On this day in 1776, our country's forefathers declared independence from the tyranny of the British monarchy and launched this shining example of democracy. However, somewhere along the way, the right to "life, liberty and the pursuit of happiness" has morphed into a society based on violence and a winner-take-all mentality. The history of our democracy is filled with one tragic period of war followed by another, with all-too-brief interludes to reload. When school children are taught about our nation's history, the focus is mainly on learning about our glorious wars. Isn't this telling our children that violence is the best, if not only, means to resolve our differences?
Certainly, if we look at the fact that the U.S. has by far the largest per capita incarceration rate in the world, one might conclude that a large portion of our population missed the part in school about how your pursuit of happiness cannot infringe on mine. But wait! That presumes that there is a teaching in school about how to live peacefully with each other! Some schools may have such a curriculum, but most do not. We teach are kids the three R's, but leave out the most important "R" - rightdoing.
So where should people learn a sense of right-and-wrong and how to be civil if not in school? Some people will learn this in their religious communities, but they are also likely to learn about "us vs. them" and the concepts of "just war" and punishment for sinning. Many will argue that children should learn how to get along from their parents. But what about children whose parents are abusive? Those children will learn how to bully to get their way or how to be submissive, and the cycle of violence continues.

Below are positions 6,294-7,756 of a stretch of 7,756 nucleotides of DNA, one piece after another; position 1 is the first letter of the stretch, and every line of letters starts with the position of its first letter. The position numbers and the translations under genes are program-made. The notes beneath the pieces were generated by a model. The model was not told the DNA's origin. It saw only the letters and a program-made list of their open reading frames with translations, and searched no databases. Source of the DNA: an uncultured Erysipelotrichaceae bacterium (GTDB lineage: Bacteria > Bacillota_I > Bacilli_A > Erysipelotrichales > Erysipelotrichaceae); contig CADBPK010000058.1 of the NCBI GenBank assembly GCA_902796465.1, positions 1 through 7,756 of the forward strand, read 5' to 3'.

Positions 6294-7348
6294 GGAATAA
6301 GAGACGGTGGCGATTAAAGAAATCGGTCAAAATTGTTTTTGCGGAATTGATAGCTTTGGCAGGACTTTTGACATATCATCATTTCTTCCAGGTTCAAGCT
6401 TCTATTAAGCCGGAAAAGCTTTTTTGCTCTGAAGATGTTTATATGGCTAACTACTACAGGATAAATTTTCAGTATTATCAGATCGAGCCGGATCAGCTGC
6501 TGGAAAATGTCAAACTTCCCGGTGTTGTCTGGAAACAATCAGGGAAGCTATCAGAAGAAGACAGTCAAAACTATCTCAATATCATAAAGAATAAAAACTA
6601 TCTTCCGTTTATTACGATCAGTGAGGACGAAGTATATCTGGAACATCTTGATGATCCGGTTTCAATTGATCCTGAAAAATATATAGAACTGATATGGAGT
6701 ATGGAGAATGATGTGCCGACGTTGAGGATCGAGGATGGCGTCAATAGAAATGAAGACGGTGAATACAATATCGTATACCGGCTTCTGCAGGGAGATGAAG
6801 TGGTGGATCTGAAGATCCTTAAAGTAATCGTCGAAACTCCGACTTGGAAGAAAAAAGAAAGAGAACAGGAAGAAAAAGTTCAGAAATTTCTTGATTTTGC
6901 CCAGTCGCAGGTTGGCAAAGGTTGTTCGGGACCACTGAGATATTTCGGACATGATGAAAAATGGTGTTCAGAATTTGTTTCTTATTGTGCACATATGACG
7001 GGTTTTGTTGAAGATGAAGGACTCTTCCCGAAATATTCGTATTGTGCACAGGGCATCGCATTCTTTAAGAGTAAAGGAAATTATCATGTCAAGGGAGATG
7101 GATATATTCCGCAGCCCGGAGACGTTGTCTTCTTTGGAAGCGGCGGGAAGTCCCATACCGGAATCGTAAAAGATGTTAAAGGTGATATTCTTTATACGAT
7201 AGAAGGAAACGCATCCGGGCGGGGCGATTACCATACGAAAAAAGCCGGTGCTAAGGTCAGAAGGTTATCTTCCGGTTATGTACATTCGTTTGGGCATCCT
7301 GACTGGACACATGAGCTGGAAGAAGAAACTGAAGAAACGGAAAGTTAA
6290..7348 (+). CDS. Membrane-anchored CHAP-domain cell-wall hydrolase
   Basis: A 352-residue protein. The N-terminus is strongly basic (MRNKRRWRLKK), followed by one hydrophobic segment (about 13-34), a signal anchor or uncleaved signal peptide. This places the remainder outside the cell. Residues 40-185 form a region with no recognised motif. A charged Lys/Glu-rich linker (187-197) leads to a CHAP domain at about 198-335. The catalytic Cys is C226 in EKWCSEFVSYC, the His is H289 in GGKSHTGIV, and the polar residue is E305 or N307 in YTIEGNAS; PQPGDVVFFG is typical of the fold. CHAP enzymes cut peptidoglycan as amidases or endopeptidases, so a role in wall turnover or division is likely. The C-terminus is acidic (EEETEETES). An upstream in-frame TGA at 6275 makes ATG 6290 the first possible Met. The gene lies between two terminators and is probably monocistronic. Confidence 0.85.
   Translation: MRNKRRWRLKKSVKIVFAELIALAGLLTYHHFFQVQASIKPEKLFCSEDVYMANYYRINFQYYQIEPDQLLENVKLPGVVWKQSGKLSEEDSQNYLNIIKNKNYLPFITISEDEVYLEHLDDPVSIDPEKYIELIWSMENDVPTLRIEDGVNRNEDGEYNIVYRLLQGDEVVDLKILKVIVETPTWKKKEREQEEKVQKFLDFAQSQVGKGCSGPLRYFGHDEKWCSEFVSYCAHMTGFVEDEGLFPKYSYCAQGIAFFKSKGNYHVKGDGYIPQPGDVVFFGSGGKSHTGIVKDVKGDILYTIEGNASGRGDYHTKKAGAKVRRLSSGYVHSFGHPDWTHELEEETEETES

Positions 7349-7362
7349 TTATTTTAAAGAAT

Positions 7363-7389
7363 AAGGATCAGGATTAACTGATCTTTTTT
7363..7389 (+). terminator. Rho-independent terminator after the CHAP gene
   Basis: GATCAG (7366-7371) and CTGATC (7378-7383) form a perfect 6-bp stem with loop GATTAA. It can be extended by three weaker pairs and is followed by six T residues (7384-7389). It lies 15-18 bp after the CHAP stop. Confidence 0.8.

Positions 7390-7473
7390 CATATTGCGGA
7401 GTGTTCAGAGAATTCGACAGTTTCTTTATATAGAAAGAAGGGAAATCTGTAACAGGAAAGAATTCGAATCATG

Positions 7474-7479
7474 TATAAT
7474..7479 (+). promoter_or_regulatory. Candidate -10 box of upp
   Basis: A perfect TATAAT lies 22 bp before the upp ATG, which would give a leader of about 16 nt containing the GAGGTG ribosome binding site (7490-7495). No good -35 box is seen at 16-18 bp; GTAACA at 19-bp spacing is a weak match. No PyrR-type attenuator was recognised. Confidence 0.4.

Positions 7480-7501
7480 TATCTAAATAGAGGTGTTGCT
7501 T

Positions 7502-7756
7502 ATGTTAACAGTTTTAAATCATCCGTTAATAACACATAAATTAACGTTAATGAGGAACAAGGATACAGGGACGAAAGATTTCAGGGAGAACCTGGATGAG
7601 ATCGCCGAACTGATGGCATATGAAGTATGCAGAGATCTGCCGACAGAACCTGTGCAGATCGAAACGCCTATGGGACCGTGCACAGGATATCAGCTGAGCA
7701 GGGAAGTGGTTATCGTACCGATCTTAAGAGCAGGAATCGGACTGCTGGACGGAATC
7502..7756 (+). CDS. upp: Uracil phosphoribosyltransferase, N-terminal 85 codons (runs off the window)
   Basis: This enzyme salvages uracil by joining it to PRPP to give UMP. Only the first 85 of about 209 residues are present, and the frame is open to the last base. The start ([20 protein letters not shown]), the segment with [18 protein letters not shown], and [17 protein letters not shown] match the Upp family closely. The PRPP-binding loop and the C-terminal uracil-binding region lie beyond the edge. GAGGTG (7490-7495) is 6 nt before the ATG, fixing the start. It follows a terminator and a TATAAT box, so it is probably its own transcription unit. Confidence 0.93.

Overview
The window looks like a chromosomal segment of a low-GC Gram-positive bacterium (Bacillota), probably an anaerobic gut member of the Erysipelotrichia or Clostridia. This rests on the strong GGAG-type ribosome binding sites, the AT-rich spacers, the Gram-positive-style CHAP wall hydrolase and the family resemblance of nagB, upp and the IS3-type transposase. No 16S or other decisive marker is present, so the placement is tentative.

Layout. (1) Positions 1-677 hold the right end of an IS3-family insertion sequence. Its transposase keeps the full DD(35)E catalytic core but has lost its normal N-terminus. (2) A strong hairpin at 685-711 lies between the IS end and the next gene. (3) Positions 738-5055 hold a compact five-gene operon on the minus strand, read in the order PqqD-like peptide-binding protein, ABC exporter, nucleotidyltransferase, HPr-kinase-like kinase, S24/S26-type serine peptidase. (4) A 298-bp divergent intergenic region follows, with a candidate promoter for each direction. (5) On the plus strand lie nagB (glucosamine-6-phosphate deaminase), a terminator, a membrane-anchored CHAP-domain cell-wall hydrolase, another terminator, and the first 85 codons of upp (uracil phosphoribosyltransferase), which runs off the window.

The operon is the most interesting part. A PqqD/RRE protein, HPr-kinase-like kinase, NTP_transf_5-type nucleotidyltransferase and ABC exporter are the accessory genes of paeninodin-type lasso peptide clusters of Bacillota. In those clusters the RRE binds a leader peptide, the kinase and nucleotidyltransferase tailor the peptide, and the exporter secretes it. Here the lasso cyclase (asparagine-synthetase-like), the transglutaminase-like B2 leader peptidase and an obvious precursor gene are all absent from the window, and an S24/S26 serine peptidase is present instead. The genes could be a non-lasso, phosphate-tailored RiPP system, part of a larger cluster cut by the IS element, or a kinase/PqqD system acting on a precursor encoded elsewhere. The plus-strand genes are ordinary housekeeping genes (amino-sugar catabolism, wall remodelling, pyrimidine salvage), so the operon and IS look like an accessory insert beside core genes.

I don't know about you, but I'm tired of the violence. Several years ago, on the eve of the second invasion of Iraq, I pulled my head out of the sand and became painfully aware of the level to which violence has spread throughout our culture. I cannot go back to ignoring it, so I'm compelled to do something about it. This Independence Day, I renew my personal Declaration of Indepence from Violence, maintaining that all people are created equal and endowed with the unalienable right to live peacefully with neighbors, both domestic and foreign.